Patrick Kelleher & His Cold Dead Hands "Wintertime's Doll"

Label : Osaka records

Director : Sophie Gateau

This video is just amazing

Website plans

In an effort to get more of an online presence I've started to look into websites and hosting. I think I'm going to go with Indexhibit, as I've seen it used alot and although it's simple, it gets the job done and is customizable and versatile, as I'm hoping to not only have moving image in my portfolio, but also sketches, graphic work, paintings, a page which links through to this blog and possibly my tumblr blog too.


Research etc.

After getting in touch with Chloe Hayward for the short essay we were given I got a really helpful response basically telling me how she started, what she did in her course at uni and how she landed her current job and about her day to day role. She currently works for Intro, a design company based in London, where she is a junior director, and works in partnership mostly with Julian Gibbs. She began there as an apprentice straight from leaving uni and has worked her way up since. Lots of the work featured on her blog is through side projects for friends which she does alongside her job at Intro. Through speaking to her it's really helped me to get a focus on what I actually want from this course and also given me some inspiration for side projects to build up my portfolio.


Compositor Job Role

Compositors work in most areas of animation and post production.
They are responsible for constructing the final image by combining layers of previously created material. Although it is primarily a 2D role within the 3D world of CGI and VFX (Visual Effects), Compositors need a thorough understanding of the CG process combined with relevant artistic skills.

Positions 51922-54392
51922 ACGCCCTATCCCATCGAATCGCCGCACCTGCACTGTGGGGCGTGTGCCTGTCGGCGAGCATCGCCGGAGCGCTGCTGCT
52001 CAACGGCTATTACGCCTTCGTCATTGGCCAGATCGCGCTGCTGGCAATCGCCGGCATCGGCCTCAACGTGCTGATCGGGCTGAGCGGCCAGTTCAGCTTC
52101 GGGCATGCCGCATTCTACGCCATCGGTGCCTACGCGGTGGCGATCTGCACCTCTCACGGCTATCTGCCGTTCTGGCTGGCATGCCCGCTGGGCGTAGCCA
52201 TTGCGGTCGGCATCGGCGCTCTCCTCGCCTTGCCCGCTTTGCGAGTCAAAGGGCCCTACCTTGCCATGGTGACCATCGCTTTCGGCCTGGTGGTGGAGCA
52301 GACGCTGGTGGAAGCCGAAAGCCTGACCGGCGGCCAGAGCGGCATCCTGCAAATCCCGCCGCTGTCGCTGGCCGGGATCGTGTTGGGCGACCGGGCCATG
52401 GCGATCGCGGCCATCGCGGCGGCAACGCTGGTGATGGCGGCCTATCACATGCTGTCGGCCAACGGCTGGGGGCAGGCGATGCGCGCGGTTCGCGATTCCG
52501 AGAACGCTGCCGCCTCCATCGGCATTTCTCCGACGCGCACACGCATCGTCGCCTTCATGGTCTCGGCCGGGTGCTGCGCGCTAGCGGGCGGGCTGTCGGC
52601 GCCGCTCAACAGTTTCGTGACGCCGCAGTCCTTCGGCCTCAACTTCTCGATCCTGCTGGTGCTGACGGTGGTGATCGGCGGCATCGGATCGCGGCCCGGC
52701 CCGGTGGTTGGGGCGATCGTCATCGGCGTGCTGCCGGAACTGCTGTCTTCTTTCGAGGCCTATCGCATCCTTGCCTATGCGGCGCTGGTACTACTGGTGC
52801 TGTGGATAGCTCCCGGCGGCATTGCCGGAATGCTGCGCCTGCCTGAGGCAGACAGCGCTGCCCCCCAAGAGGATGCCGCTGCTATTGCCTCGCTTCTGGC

In post production companies, some TDs (Technical Directors) may do their own compositing.
What is the job?
Compositors work at the end of the production process. They receive material from various sources which could include rendered computer animation, special effects, graphics, 2D animation, live action, static background plates, etc.
Their job is to creatively combine all the elements into the final image, ensuring that the established style of the project is respected and continuity is maintained.
To achieve this they enhance the lighting, match blacks and other colour levels, add grain where required, add motion blur (if appropriate), create convincing shadows and make sure levels combine together seamlessly, keying (see glossary), rotoscoping and creating mattes where necessary.
They work closely with Lighters and need to have technical knowledge of how 3D lighting works in order to understand the 'multi passes' that the lighters create. They also liaise closely with Render Wranglers to progress work through the department.
As this is the end of the production line, there can be occasions when it is necessary to work very long hours to catch up on a schedule. Compositors need to keep up to date with technological developments within their field.
Typical career routesCG Compositors are most likely to have entered the Compositing Department as Roto Artists and worked their way up. In other cases, people who have acquired an understanding of compositing in layers for 2D Animation, using programmes such as After Effects, Animo or Opus, may have the relevant experience.
There are several levels within the department; this job profile applies to a mid-level Compositor. With the appropriate talent and skills, Compositors can become Sequence Heads, Senior Compositors or Compositing Supervisors; the best Compositors can aim to become VFX Supervisors.
Essential knowledge and skills Compositors need the talent to make artistic judgements, the technical skills to take practical decisions and the ability to analyse and solve problems.
Key Skills include: